Why This Instagram-Worthy Stunt Sparked Controversy and Conversation

Nomadica Wine's collaboration with the Most Famous Artist served as a buzzy launch point for conversations about public art, social media, and development.

By Alesandra Dubin August 7, 2017, 7:00 AM EDT

Capitalizing on two major lifestyle trends—rosé and millennial pink—wine brand Nomadica Wine created a made-for-Instagram stunt that was practically guaranteed to go viral. And it did—though not entirely for the reasons organizers expected.


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Nomadica, which is known for its art-covered packaging on cans—not bottles—launched its new Pink River Rosé with a pop-up art installation in collaboration with Matty Mo, also known as the Most Famous Artist. The June stunt took over three mid-century homes on the 1500 block of Hi Point Street in Los Angeles’s central Mid-City neighborhood; the residences were slated to be demolished and replaced by a 45-unit high-rise apartment complex being designed by M-Rad Architecture.

The Most Famous Artist—representing his company the Mural Agency and commissioned by M-Rad—covered the residences in eye-catching bright pink paint, pegged to National Rosé Day.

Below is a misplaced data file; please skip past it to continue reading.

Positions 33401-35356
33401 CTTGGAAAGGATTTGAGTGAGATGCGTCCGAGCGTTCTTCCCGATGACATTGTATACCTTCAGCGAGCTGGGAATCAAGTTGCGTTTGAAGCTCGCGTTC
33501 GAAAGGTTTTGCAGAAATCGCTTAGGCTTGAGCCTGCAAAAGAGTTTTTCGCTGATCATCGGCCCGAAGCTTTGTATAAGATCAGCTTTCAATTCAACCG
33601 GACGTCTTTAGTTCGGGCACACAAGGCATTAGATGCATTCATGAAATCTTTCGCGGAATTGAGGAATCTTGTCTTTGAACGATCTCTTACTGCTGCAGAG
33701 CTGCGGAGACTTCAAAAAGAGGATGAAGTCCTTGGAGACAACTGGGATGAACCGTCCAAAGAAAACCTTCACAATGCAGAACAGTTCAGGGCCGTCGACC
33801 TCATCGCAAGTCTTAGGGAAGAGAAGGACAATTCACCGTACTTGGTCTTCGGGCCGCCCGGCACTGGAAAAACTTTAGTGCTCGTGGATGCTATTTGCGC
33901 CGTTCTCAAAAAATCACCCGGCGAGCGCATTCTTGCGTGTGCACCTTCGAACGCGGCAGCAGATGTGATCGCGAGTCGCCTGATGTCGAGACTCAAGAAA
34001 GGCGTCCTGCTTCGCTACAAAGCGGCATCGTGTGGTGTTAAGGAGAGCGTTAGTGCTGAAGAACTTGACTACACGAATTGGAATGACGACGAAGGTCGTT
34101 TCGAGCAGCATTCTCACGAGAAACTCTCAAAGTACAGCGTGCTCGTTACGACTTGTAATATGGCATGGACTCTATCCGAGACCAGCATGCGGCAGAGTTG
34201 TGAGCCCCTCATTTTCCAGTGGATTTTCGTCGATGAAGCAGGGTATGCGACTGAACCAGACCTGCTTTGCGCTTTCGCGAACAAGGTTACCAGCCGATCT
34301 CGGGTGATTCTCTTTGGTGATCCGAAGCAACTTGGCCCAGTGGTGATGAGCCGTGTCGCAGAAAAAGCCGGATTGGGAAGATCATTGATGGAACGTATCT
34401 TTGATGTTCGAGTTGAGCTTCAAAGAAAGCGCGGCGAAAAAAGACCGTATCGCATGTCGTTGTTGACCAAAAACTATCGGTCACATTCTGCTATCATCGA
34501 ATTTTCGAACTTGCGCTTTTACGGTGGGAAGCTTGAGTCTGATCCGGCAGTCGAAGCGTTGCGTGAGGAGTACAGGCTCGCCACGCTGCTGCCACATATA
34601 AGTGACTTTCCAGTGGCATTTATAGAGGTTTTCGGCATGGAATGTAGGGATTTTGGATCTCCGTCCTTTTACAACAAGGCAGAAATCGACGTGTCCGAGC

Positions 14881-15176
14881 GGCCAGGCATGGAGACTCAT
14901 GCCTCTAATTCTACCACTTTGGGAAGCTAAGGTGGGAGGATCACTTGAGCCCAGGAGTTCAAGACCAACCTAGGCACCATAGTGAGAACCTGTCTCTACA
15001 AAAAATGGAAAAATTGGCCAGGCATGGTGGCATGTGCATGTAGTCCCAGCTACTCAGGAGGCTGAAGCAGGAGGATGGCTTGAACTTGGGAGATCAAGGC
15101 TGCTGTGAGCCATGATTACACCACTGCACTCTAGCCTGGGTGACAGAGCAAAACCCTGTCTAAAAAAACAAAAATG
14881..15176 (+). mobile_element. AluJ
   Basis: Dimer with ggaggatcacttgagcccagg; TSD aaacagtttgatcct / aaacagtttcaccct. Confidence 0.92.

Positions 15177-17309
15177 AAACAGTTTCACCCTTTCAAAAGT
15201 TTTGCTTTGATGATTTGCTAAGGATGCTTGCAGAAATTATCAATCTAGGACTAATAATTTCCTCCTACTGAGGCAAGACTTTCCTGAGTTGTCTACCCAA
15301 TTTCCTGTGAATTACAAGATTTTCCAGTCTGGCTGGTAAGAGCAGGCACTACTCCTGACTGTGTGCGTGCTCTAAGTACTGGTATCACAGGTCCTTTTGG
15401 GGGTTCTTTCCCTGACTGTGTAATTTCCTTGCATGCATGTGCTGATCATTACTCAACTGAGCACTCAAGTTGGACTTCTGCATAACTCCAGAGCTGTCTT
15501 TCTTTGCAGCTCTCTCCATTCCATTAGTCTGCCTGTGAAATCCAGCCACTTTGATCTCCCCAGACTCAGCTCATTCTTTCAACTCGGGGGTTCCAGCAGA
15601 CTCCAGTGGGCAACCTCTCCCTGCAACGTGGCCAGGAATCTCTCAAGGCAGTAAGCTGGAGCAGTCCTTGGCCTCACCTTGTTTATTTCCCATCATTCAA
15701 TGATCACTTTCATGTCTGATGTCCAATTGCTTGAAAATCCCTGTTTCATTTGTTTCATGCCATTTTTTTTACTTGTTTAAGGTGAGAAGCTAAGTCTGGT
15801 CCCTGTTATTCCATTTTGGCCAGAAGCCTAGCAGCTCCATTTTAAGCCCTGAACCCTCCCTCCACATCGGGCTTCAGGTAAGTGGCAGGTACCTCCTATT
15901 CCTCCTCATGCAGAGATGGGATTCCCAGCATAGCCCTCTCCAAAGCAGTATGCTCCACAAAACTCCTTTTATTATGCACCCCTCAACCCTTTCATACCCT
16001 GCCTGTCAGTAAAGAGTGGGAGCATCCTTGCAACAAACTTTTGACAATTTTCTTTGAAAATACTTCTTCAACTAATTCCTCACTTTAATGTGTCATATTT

Nomadica seized on the installation to draw attention to the artist’s work on the limited-edition cans of wine, hosting an unveiling event on June 10 with a wine tasting and a raffle. An invitation was distributed that read: “Come for a selfie, stay for the wine.” It drew postings from celebrities such as Sophia Bush, as well as other Instagram influencers.


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Organizers behind the conceptual art project, however, did not notify neighbors, which triggered significant controversy. Neighbors complained about the bright color, the increased traffic, and the fact that the houses’ yards were still overgrown.

“We've had some negative reaction as well, which was expected,” M-Rad’s brand and marketing director, Eric Stauble, told Curbed in June. “What's great is that most of the negative reaction is starting a dialog about urbanization and the projects that are being approved through the city both from a design standpoint and also a size standpoint.”

The artist also aimed to get people talking. In an Instagram caption, he called the project “an ephemeral conceptual art project as a jumping off point for a conversation about community, development, public art, and social media.” He also encouraged fans to stop by and take pictures, but to “Please be respectful of the neighborhood and leave the space in better shape than you found it. Pick up trash, don't linger, be nice.”


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